Previously, he worked at Gallaudet University, the world's only university with programs specifically designed to accommodate deaf and hard-of-hearing students. He was the director of development and worked with major donors to raise funds for special projects. He has served as director of resource development for Capital Caring (formerly Capital Hospice) where he managed corporate giving and created a Corporate Advisory Group. Steven also taught (in American Sign Language) an "Introduction to Fundraising" course at Gallaudet, the first of its kind offered by the University.
Currently he serves on the boards of Discovering Deaf Worlds and DAWN (formerly Deaf Abused Women's Network). Previously, he served on the board of the Association of Fundraising Professionals (AFP) DC Chatper. In addition to his volunteer work, Steven has spoken on a variety of nonprofit and fundraising topics. He has spoken at AFPDC and DMAW's Bridge Conference for the last three years. In 2016, he presented at the National Council on LaRaza's Conference in Orlando, Florida. He served on the Interactivity Foundation's policy panel focused on first-generation college students and has served on two other policy panels: "Future of Civil Rights" and "Future of Childhood." He spent more than eight years as a "Big Brother."
Steven has a Master's degree in Human Services Administration from Spertus College in Chicago and became a Certified Fundraising Executive (CFRE) in 2007.
November 8, 2017
10:45 - 11:45 am - Nuts and Bolts Presentation - Elder Financial Abuse: What Do We Need To Know? with
Barbara C. Mulitz, Esq., Vice President, Sandy Spring Trust, and former Commissioner, Montgomery County Commission on Aging, will discuss the complexities of Elder Financial Abuse. This presentation will cover who commits these crimes, why these crimes are growing, and what everyone should do to decrease the risk of becoming a victim personally or helping adult donors when we, as fundraising professionals, find out about it.
11:45 am - 12:30 pm - Luncheon
12:30 - 1:30 pm - Luncheon Presentation - Ethics Confidential with
In this interactive session, Doug White will describe ethical dilemmas relating primarily to issues arising when the elderly are making deferred and outright charitable gifts. How does the gift planner know when to incorporate family members into the discussion? How does the gift planner do this to ensure the viability of the decision-making process while ensuring adherence to the donor's wishes? What ethical principles should guide the process?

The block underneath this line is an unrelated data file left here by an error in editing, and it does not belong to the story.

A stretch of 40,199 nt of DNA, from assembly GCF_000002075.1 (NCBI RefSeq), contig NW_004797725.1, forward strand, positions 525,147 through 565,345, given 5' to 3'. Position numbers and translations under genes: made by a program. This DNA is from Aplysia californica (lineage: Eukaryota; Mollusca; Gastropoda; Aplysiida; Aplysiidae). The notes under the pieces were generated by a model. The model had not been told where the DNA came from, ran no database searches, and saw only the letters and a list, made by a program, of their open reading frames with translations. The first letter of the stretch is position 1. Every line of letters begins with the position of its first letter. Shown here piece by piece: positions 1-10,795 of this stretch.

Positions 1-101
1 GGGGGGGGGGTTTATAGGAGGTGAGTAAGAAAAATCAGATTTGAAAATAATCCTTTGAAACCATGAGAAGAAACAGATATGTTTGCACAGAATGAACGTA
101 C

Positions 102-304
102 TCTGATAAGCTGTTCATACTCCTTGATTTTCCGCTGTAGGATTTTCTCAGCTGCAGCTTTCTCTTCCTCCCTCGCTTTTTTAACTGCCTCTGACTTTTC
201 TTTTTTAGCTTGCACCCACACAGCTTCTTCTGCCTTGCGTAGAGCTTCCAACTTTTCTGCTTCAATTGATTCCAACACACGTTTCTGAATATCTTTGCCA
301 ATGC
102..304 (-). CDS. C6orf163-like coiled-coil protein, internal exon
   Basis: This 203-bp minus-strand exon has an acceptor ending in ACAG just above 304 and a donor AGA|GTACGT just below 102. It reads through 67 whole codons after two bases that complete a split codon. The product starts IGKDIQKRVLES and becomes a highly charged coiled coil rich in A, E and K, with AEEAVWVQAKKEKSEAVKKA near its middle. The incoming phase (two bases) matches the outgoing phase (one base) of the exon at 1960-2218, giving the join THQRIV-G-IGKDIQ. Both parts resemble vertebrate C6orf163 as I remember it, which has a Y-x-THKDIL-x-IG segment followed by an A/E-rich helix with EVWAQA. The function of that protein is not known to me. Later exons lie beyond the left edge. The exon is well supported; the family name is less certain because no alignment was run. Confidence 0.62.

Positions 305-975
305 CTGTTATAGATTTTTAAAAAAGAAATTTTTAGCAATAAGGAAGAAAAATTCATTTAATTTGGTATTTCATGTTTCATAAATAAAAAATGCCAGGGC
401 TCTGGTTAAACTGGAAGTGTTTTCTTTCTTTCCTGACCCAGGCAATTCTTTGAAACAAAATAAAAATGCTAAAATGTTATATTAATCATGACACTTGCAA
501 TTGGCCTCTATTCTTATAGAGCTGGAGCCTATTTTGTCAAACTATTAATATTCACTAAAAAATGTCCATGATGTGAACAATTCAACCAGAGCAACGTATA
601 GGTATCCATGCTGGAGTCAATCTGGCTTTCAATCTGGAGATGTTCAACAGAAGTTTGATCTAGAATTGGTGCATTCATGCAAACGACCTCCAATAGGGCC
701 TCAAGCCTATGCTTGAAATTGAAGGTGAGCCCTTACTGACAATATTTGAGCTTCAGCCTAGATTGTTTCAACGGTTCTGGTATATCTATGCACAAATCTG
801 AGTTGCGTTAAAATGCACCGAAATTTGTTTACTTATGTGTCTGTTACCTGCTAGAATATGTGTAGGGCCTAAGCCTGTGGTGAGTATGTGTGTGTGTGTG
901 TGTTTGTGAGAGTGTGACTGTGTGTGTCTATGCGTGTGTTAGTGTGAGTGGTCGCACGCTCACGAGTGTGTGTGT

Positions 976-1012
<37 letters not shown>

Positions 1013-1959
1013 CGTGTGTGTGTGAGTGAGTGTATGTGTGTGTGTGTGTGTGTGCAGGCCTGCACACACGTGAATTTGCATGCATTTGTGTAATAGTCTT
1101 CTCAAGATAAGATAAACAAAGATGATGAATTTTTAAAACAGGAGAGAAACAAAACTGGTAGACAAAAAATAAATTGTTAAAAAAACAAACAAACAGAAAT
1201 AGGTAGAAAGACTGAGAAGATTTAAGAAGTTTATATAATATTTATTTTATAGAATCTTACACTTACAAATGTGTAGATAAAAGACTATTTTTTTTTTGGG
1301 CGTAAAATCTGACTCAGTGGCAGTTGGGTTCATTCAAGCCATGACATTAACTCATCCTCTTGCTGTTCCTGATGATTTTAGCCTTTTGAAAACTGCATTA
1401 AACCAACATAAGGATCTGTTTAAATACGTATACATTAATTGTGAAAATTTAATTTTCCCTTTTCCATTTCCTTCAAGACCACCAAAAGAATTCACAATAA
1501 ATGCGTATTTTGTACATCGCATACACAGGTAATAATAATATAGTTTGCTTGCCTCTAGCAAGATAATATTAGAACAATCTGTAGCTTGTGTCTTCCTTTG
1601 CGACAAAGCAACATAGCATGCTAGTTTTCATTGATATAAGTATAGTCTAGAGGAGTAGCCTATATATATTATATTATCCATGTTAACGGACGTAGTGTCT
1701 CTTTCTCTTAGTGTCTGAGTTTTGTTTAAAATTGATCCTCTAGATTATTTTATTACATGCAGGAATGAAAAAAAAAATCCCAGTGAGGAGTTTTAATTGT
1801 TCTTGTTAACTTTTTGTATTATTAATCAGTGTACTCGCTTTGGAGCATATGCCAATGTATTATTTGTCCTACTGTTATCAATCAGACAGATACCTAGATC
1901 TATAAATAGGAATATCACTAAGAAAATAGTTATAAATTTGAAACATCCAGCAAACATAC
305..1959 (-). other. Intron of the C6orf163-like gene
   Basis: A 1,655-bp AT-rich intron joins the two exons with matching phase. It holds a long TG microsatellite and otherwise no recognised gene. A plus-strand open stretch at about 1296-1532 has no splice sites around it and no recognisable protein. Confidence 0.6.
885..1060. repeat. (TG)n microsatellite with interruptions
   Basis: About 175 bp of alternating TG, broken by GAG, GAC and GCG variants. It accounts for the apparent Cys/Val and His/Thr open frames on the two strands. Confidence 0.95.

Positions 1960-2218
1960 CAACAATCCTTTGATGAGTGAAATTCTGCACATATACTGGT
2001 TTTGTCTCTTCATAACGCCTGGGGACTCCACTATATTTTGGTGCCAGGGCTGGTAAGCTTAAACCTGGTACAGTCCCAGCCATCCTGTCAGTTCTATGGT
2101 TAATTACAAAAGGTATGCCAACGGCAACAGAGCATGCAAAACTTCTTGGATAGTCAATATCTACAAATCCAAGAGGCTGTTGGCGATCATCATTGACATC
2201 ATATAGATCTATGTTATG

1:30 - 2:30 pm - Beginner's Session Roundtable
1:30 - 2:30 pm - Master's Session Roundtable
Barbara C. Mulitz, Esq., MMSc, Vice President, Sandy Spring Trust
Barbara Mulitz, Esq., M.M.Sc., is a Vice President and Senior Trust Officer at Sandy Spring trust. She served for six years as a Commissioner, on the Montgomery County Commission on Aging, where she focused on Public Policy and Elder Financial Abuse. Ms. Mulitz is an active advocate for elder financial abuse prevention and a frequent speaker on the topic, as well as related topics for older adults — including estate and wealth planning issues. Advocating for legislation to protect older adults, Ms. Mulitz helped successfully enact the 2012 financial "must report" statute in Maryland, and the Money Transmission Statute, enacted in Maryland in 2014. She has co-authored The Senior Resource Guide: How to Stop and Spot Elder Abuse, which appeared in the Washington Jewish Week — a consumer's guide to promote public education and awareness.
Ms. Mulitz holds a law degree from American University, The Washington College of Law; a Masters in Medical Science from Emory University, School of Medicine, Division of Allied Health; and a Bachelor's degree from the University of Maryland, with Mortar Board and Phi Kappa Phi Honors. She is a member of Leadership Montgomery '17, and currently serves on the Eldersafe Advisory Board, The Sidwell Friends Graduated Parents Alumni Board, and several other community-based organizations.
Doug White, Author, Teacher, Advisor
Doug White is the former director of Columbia University's Master of Science in Fundraising Management program. He has written four books, and is completing his fifth. The subject of one of the books is ethical decision-making at nonprofits. He also writes a regular column for the National Capital Gift Planning Council addressing ethical dilemmas.
October 4, 2017